However, China imposed limits on the quantity and kind of recycling rubbish it would import in 2018. This created a crisis for the recycling sector and begged the questions of what would happen to all the trash going forward and whether recycling would eventually come to an end.
After China’s crackdown, the recycling sector saw a period of stagnation and the nation’s need to incinerate more waste than before increased. However, the recycling exports from the West swiftly resumed, and other nations—mostly Asian—became China’s primary consumers of recycled materials from the West. These countries included Malaysia, Vietnam, Thailand, India, and Taiwan.
In 2024, Bloomberg revealed that recycling was actually seeing a surge, despite reports to the contrary. Considering that the world’s industry is dependent on recycled resources, this is not surprising. The emergence of circular economies has led to an approximate 40% share of recycled materials in raw materials used in manufacturing. Recyclability rates are rising in nations like the US. A plant that can make 680,000 tonnes of paper annually from recycled waste paper started in Wisconsin last year. Additionally, efforts to significantly expand China’s internal recycling infrastructure in order to address plastic pollution are under way.In 2021, Bloomberg revealed that recycling was actually seeing a surge, despite reports to the contrary. Not surprisingly, considering that the world’s manufacturing depends on recycled resources. The emergence of circular economies has led to an approximate 40% share of recycled materials in raw materials used in manufacturing. Recyclability rates are rising in nations like the US. A plant that can make 680,000 tonnes of paper annually from recycled waste paper started in Wisconsin last year. Additionally, efforts to significantly expand China’s internal recycling infrastructure in order to address plastic pollution are under way.
However, when examining the recycling disparity between the West and the rest of the world, China recycles only thirty percent of the plastic that it produces domestically, and recycling rates are considerably lower elsewhere in the globe. More than 90% of the garbage produced in low-income nations is usually burned or disposed of, resulting in pollution that harms local ecosystems, endangers public health, and exacerbates the issue of climate change.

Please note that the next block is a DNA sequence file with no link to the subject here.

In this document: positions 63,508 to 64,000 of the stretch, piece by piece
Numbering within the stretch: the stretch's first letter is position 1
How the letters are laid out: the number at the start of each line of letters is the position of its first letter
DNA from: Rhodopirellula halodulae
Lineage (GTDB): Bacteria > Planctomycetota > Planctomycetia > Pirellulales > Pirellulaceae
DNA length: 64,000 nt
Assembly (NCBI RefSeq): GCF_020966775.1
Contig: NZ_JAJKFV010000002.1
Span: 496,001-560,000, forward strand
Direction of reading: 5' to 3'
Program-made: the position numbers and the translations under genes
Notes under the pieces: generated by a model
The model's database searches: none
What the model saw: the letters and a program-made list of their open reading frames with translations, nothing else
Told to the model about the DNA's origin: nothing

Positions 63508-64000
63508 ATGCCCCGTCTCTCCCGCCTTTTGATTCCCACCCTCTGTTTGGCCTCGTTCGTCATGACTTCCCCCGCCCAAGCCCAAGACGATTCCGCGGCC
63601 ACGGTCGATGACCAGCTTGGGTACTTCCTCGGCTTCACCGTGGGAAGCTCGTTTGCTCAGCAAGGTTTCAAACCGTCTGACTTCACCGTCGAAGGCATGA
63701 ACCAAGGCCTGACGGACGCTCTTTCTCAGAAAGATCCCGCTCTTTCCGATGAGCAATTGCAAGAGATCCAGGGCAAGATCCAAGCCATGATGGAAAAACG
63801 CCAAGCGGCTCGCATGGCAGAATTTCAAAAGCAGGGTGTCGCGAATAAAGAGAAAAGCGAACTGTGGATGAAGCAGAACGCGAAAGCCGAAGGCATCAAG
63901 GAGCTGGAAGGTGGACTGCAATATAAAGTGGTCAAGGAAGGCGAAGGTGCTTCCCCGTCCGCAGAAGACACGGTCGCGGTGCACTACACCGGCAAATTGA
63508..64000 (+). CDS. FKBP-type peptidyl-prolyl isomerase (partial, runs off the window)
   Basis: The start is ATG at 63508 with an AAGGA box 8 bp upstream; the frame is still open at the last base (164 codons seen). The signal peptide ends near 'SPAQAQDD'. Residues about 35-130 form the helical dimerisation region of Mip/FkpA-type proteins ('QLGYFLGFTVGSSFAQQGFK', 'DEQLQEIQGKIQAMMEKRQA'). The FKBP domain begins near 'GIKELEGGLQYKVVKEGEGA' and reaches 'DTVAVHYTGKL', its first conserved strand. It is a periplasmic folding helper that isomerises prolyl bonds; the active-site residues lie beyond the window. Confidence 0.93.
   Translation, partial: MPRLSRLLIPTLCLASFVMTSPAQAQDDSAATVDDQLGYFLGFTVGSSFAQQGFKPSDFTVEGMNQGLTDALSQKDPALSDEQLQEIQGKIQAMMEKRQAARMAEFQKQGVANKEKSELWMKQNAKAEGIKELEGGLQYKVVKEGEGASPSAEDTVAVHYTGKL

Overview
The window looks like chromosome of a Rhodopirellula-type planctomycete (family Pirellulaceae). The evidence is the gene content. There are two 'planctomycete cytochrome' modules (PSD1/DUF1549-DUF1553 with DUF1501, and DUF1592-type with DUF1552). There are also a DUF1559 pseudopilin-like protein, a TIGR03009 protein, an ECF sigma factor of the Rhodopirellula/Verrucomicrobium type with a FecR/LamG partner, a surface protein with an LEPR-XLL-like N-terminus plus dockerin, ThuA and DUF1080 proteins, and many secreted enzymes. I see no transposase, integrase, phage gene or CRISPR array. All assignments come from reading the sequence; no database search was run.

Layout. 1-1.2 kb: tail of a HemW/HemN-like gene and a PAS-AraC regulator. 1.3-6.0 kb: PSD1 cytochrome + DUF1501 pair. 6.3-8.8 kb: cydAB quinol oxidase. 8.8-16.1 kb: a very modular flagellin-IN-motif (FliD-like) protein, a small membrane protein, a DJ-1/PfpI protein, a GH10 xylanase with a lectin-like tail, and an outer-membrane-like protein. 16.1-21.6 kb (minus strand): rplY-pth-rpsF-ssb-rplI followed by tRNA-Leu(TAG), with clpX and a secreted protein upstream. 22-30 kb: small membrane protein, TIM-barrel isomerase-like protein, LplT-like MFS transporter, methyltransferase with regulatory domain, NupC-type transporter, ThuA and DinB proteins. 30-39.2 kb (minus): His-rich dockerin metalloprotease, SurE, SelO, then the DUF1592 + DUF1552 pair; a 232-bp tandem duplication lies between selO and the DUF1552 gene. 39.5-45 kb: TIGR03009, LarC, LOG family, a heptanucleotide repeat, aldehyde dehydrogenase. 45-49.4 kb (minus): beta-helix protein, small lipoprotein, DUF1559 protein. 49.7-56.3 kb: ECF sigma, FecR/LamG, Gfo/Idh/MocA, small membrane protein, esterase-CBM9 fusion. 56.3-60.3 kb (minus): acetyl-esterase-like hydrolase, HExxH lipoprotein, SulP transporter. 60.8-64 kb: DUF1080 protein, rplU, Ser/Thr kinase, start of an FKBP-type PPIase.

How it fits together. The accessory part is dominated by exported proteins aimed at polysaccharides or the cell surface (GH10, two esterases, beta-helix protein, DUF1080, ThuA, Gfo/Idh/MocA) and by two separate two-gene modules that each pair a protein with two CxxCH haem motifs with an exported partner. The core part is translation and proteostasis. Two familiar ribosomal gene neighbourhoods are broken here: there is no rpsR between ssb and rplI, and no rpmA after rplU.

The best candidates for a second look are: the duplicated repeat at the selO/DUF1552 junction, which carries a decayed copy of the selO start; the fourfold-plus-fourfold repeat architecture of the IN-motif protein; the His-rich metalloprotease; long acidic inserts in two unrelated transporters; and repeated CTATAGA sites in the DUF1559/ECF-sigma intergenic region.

Furthermore, it is estimated that the amount of garbage produced in low-income nations will have tripled by 2050. It is obvious that in order to ensure that emerging countries do not fall behind, recycling as a global endeavor would require innovative solutions.
Innovations and the future of recycling
Even if a lot of what you’ve read seems like a huge challenge for the environment, the scientific community is working hard to develop better answers to the trash and recycling issues we face with the help of international humanitarian organizations and some big companies.
A French company called Carbios is one of several startups creating substitutes for traditional recycling. They are contesting the notion that recycling plastics may effectively lessen its negative effects on the environment.
According to Alain Marty, their chief scientific officer, “you have exactly the same quantity of plastic waste at the end.” He is saying that no matter how often we recycle and reuse plastic, there will come a point at which it can no longer be used, and it will need to be burned, whether that happens in a year, five years, or a hundred years.
Rather, Carbios and other startups are creating a process known as de-polymerization for chemical recycling. In essence, they are generating whole new material at the molecular level by employing enzymes to convert the polymers in plastics into monomers. According to the hypothesis, plastic bottles, cups, packaging, and other items could be reused indefinitely without compromising.
In the meantime, the World Economic Forum, the ILO, and other allies are advocating for a “global reboot” on e-waste, which has the potential to turn a massive issue into a safe, healthy, circular recycling sector that employs millions of people in developing nations.
It’s evident that recycling is taking off and will remain a popular practice. There are countless opportunities to learn, advance your career in sustainability, and combat climate change thanks to new ideas, investments, and techniques. the kind of work that benefits all living things on the globe and honors intellectual curiosity.